Photograph copyright: DAVID McMAHON
Watching the Oscars this week jogged my memory, while I was casting about for a post for this week's edition of ABC Wednesday. This post had to be about an F-word, so I decided on film.
Last year, in an exchange of comments with Dan, who writes Dan’s Blah Blah Blog, I noticed that he had flagged the classic movie Pather Panchali as one of his all-time favourites. I mentioned to him that I once had the honour of being at a reception with the legendary director Satyajit Ray, who directed that film and many others that are considered landmarks in the history of cinema.
Ray, you might remember, was the man who singlehandedly put India on the world cinematic map and was the recipient of a Lifetime Achievement Oscar.
You see, I was born and educated in Calcutta and Darjeeling. Calcutta was home to Ray (1921-1992) and many a creative genius. Fortunately, I can speak Bengali, so I can pronounce the late director’s name like a true Calcuttan: ``Shottojeet Rye.’’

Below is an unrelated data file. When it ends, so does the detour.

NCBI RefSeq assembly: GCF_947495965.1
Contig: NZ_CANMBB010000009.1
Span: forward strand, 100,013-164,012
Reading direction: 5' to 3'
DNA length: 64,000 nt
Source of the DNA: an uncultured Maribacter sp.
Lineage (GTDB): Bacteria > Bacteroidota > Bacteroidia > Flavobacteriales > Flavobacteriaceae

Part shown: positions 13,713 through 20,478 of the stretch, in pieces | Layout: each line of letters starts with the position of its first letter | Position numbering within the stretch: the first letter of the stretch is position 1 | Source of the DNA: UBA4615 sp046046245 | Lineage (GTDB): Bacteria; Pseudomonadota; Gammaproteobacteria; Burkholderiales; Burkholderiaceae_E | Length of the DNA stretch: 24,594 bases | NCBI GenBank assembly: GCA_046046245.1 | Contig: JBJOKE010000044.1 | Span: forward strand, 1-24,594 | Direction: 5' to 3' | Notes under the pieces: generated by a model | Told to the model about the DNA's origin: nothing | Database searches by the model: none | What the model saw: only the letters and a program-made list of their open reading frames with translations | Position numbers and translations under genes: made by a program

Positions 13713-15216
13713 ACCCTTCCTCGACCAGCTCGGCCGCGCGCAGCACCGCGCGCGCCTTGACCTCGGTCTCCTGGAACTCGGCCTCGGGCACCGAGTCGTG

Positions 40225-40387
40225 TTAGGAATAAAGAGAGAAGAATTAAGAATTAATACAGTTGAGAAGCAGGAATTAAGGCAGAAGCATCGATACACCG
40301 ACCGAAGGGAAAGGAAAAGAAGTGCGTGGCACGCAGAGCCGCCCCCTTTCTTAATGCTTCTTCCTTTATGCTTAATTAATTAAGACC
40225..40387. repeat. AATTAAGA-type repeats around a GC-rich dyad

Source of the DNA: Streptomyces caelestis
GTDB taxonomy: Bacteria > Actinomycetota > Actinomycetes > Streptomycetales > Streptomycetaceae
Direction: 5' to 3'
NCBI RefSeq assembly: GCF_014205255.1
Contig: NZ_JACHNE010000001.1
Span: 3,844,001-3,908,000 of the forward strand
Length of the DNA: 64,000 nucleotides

I was in my late teens when this event took place. But I hasten to add a) that I was not introduced to him and b) this is not a gratuitous exercise in name-dropping.
A couple of my friends had been peripherally involved in Ray’s film Shatranj Ke Khilari (The Chess Players) which starred Sir Richard Attenborough as General Outram.
Because of this extremely tenuous link to the film, we had been invited to a special end-of-shooting reception at the Hotel Hindustan International. I clearly remember Ray’s low-key arrival, later in the evening than everyone else.
He came with family members, not with lackeys, nor with hangers-on. He was instantly recognisable, not just because of his chiselled features and quiet dignity, but by the power of his presence. He was a tall man, with an imposing aura. I'm well over six foot in my socks, but he was at least an inch taller than me.
Height was one thing, but when it came to stature, he left me for dead.
I remember a hush falling over the room. Awe? Probably. Reverence? Perhaps. Or a judicious mixture of both. As a spotty teenager, I did not think it was my place to walk up and shake hands with one of the city’s internationally-lauded giants.
But I wish I had. I so wish I had.
For a laugh at my 2007-series F post, check out Sigmund Fried.